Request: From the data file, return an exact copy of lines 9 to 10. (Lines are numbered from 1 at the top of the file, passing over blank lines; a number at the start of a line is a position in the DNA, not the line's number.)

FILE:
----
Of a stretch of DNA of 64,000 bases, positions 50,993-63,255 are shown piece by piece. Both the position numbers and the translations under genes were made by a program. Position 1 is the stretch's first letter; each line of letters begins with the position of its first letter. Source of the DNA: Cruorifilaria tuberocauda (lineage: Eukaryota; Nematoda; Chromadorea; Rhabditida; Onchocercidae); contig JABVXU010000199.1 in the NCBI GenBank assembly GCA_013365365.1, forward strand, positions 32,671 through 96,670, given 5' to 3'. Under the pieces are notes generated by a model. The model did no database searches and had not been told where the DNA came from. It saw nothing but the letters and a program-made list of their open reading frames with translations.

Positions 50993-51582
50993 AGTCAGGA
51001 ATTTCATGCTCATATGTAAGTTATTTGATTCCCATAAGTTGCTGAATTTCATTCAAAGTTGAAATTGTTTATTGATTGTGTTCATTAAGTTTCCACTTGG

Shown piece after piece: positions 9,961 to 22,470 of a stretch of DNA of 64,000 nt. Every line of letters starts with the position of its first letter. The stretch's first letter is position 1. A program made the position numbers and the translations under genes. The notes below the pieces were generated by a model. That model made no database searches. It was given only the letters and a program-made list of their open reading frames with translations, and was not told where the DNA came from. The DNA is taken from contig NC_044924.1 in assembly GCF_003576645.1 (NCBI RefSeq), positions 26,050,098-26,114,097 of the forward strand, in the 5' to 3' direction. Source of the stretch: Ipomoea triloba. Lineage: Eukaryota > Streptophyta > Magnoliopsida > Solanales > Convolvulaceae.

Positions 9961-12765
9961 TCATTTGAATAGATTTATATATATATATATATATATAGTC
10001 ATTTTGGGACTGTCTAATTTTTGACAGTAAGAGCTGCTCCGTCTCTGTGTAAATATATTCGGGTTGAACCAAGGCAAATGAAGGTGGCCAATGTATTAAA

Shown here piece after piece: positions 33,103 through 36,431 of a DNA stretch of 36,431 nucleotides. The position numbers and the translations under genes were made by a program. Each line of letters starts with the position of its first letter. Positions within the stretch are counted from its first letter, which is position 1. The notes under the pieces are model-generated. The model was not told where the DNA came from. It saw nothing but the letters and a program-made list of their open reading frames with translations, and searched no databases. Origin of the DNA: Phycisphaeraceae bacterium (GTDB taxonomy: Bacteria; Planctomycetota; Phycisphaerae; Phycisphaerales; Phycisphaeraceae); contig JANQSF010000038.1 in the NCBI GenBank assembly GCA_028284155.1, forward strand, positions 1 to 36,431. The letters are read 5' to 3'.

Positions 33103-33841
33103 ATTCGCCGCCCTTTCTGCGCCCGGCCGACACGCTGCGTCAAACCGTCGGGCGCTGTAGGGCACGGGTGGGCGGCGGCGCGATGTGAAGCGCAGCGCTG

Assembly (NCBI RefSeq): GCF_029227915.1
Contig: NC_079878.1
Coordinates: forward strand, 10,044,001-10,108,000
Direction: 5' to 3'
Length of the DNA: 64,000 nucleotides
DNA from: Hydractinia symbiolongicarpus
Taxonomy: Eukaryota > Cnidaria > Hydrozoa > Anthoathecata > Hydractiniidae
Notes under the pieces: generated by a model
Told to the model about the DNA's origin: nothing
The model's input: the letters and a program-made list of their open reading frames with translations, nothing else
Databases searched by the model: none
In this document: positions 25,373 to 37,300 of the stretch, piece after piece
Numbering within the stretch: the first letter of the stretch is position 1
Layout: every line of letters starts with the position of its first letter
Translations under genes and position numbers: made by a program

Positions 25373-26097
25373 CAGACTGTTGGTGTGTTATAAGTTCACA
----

Shown here piece after piece: positions 33,103 through 36,431 of a DNA stretch of 36,431 nucleotides. The position numbers and the translations under genes were made by a program. Each line of letters starts with the position of its first letter. Positions within the stretch are counted from its first letter, which is position 1. The notes under the pieces are model-generated. The model was not told where the DNA came from. It saw nothing but the letters and a program-made list of their open reading frames with translations, and searched no databases. Origin of the DNA: Phycisphaeraceae bacterium (GTDB taxonomy: Bacteria; Planctomycetota; Phycisphaerae; Phycisphaerales; Phycisphaeraceae); contig JANQSF010000038.1 in the NCBI GenBank assembly GCA_028284155.1, forward strand, positions 1 to 36,431. The letters are read 5' to 3'.

Positions 33103-33841